Cognitive processing and trait anxiety in typically developing children: Evidence for an interpretation bias

Hadwin, J. and Frost, S. and French, C.C. and Richards, A. (1996) Cognitive processing and trait anxiety in typically developing children: Evidence for an interpretation bias. Journal of Abnormal Psychology, 106 (3). pp. 486-490. ISSN 0021-843X . (The full text of this publication is not available from this repository)

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Official URL
http://dx.doi.org/10.1037/0021-843X.106.3.486

Abstract

In this study the authors examined whether increases in children's levels of self-reported trait anxiety would be related to their interpretation of ambiguous stimuli. By using the Revised Children's Manifest Anxiety scale (C. R. Reynolds & B. O. Richmond, 1985), the authors obtained measurements of anxiety for 40 children ages 7 and 9 years. Interpretation of ambiguous stimuli was measured by using a pictorial homophone task, where homophones could be interpreted as either threatening or neutral. Results showed that children's interpretations of homophones was significantly predicted by level of anxiety. increases in levels of trait, anxiety were positively associated with threatening interpretations of homophones.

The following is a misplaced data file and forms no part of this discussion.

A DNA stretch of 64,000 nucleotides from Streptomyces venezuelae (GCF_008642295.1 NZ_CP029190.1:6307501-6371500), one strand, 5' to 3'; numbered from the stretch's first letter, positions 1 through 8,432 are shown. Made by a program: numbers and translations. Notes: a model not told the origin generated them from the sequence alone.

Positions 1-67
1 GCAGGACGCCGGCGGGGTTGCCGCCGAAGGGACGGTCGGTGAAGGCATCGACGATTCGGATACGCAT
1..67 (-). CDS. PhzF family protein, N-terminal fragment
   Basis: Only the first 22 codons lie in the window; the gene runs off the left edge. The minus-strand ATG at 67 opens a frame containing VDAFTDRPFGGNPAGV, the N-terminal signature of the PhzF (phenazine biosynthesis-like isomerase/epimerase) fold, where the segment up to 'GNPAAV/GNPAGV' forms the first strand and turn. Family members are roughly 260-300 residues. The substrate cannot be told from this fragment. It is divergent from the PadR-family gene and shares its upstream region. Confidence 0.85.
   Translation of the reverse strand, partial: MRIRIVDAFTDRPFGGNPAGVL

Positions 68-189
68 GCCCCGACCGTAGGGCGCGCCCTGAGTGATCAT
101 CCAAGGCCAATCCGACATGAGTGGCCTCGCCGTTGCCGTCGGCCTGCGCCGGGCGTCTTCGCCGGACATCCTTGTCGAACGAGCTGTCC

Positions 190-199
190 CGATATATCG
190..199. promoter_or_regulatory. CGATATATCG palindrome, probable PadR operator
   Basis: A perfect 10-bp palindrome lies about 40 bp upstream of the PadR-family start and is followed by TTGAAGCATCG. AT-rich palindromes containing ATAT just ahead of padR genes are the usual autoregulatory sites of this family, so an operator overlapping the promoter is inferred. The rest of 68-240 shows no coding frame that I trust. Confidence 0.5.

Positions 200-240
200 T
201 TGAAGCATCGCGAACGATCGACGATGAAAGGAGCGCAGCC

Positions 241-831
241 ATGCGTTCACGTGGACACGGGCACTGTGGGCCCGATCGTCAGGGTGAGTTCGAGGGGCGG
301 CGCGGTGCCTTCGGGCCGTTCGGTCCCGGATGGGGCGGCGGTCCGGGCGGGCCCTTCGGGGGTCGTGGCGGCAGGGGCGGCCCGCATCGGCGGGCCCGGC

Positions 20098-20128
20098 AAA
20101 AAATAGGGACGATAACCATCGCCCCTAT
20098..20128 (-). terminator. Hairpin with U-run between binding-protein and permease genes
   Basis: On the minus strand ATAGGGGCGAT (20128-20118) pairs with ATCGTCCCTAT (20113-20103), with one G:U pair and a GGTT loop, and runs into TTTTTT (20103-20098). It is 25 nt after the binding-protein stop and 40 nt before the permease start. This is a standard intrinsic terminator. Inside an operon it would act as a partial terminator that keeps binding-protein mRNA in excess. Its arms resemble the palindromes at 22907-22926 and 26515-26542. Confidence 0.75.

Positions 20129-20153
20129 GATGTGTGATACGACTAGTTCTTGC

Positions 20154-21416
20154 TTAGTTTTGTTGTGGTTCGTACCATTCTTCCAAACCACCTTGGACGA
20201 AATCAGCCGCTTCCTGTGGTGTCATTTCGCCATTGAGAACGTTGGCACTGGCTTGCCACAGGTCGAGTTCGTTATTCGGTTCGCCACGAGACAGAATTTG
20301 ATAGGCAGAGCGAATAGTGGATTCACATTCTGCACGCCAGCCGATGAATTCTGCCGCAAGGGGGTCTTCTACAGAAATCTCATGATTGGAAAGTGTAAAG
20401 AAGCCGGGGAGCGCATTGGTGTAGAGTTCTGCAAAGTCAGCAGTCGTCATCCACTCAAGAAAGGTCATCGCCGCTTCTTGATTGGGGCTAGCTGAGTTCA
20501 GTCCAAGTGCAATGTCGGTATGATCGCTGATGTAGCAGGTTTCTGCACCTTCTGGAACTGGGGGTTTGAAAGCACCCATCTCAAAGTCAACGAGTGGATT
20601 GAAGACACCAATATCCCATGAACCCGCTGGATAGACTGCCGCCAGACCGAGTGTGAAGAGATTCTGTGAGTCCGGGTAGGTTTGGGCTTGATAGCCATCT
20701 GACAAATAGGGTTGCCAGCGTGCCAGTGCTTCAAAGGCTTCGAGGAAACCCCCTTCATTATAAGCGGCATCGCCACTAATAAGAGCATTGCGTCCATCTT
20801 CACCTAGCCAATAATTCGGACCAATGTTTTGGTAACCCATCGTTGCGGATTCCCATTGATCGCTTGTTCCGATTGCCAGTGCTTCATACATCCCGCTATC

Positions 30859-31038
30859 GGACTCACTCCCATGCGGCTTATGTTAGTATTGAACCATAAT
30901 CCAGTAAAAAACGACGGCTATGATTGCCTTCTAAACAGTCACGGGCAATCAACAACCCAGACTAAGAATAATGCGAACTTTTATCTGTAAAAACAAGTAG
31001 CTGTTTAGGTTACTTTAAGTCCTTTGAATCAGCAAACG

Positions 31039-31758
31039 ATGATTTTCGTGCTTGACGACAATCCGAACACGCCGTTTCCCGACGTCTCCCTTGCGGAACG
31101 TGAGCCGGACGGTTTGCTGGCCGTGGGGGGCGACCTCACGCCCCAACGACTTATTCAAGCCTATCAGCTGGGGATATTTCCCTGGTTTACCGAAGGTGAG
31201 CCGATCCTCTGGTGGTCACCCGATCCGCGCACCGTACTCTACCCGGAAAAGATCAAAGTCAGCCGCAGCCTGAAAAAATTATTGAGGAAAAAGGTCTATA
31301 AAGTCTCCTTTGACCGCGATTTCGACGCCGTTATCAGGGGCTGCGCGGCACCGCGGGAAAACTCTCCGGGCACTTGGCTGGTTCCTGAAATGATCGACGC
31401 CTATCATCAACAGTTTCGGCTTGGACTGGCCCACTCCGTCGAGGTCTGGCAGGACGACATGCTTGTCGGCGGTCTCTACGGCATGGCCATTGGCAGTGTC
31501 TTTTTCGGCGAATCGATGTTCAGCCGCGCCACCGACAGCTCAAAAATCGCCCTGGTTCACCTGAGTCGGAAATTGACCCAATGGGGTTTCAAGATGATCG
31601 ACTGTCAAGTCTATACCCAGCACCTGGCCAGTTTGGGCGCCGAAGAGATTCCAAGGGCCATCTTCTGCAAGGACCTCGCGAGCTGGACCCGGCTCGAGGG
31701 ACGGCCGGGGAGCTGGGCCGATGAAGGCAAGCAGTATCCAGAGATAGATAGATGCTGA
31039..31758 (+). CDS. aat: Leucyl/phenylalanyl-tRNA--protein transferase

Item Type: Article
Additional information: Document Type: Proceedings Paper Conference Information: British-Psychological-Society Developmental Conference Oxford, England, Sep, 1996 Brit Psychol Soc
Subjects: B Philosophy. Psychology. Religion > BF Psychology
Divisions: Faculties > Social Sciences > School of Psychology
Depositing User: M.A. Ziai
Date Deposited: 03 May 2009 15:41
Last Modified: 03 May 2009 15:41
Resource URI: http://kar.kent.ac.uk/id/eprint/18089 (The current URI for this page, for reference purposes)
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